The agility of these goats, especially when loaded with their packs, never failed to impress us. They have a strange aversion to water; instead of just walking through a six-inch deep stream, they’ll insist on hopscotching across boulders or navigating a skinny log like a tightrope walker. Every water crossing was a constant source of amusement.
With the exception of Wally, who was not thrilled at the prospect of a hike in the rain and who had to be coaxed along with a bag of goat treats, we all journeyed along at a good pace and finally arrived at our planned destination—a gorgeous high alpine lake surrounded by rocky cirques and pines. While wandering the mountain trails with our goat companions, it was easy to imagine caravans of camels on the way to Timbuktu, and mountain men leading pack animals into the untouched West.
Once at camp, we started a fire to warm our cold hands and dry out our wet socks. Tents were pitched, down jackets were zipped up, and we cooked up a tasty meal of steaks and Dutch oven potatoes, thanks to the goats who packed in the supplies. All of us, including the goats, were happy to finally relax after a long day on the trail.
The goats really were our companions. They have the temperament of Golden Retrievers and like to sit around the campfire with everyone else. When it was time to turn in for the night, they snuggled up as close as they could to the doors of the tents.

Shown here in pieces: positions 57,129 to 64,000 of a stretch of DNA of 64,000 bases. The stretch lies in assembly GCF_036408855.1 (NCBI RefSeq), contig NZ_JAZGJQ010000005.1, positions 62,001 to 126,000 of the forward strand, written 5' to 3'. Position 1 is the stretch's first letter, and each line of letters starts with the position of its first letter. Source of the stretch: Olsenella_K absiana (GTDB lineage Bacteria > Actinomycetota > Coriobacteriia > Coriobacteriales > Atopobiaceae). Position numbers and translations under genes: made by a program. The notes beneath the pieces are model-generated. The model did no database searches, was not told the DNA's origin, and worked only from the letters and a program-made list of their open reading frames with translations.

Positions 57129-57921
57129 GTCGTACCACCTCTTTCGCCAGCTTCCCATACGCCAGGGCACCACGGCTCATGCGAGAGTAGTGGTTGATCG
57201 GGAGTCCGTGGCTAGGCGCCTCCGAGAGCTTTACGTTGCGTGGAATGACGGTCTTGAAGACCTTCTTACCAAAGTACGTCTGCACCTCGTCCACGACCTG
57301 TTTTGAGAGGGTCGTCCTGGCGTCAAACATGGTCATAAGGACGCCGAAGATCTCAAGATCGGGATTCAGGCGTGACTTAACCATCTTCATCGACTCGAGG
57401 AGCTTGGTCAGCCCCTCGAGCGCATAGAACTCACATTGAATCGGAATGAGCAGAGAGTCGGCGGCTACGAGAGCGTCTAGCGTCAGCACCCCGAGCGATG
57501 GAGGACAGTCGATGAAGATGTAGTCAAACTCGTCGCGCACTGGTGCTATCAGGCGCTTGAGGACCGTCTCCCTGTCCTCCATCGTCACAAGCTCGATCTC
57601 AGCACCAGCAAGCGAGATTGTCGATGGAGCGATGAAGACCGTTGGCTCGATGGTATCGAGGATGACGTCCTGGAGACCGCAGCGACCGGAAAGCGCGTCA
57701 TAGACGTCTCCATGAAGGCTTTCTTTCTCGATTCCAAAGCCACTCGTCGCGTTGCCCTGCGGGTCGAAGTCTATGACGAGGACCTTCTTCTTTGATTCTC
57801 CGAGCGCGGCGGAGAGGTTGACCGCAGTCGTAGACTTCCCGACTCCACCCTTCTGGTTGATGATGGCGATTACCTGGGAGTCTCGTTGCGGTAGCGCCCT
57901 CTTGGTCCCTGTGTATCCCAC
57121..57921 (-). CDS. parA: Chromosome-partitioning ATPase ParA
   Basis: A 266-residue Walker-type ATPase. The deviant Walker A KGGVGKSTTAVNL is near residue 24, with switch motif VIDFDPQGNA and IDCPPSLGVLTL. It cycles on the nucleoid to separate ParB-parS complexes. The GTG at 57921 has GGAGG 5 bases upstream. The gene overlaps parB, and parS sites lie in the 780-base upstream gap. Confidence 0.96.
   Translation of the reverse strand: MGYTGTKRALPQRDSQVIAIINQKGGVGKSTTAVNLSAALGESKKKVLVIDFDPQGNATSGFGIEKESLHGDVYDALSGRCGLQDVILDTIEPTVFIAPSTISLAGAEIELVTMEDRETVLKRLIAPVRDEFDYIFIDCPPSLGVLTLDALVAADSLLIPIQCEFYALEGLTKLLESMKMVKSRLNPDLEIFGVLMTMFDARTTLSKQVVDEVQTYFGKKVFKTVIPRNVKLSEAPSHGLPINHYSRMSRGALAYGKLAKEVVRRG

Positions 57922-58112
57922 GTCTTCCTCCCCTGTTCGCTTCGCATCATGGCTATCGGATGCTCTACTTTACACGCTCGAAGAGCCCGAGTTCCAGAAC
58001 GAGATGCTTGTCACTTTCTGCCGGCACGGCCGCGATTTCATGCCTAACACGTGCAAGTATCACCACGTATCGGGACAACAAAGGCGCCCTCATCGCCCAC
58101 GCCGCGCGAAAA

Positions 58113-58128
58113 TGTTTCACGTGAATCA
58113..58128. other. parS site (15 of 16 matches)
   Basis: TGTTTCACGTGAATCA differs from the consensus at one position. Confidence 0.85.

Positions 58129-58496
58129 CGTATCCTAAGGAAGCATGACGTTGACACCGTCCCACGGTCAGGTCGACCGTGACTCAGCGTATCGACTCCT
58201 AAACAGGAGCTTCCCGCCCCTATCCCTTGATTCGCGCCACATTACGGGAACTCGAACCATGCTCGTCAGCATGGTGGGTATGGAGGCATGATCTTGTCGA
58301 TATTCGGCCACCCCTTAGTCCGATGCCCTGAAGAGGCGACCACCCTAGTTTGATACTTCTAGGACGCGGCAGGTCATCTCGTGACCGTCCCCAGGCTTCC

Fortunately, the weather cleared and was perfect for the remaining two days of the trip. We spent our second day exploring the area, lounging about, and fishing for our dinner. The goats seemed equally happy for a rest day, taking naps in the sun and snacking on the grass around camp. Lucky for us a few fish were biting and we caught a nice mess of brook trout to prepare for dinner. It’s days like that one that really make you appreciate wild places. Far from roads and crowds, surrounded by stunning views in every direction, it was clear that the hiking it took to get here was more than worth it. Whether or not you enlist the help of some goats to carry your gear, the allure and reward of backpacking is undeniable.
It’s true that backpacking with a small herd of goats might seem a bit quirky and out of the ordinary, but it was an experience we’ll never forget. Given the opportunity, we just couldn’t resist the chance to literally “put a goat on it.” Any time you get a chance to head outside, unplug from daily life, and spiritually recharge—that’s the backcountry, and for us it’s what the Backcountry Goat represents. It really doesn’t matter if you’re on a remote backpacking trip or a daily trail run, the reward is the same. Loyal, good-natured, and always up for adventure—our goat companions were a constant reminder of everything we love about sharing great adventures with our friends outside.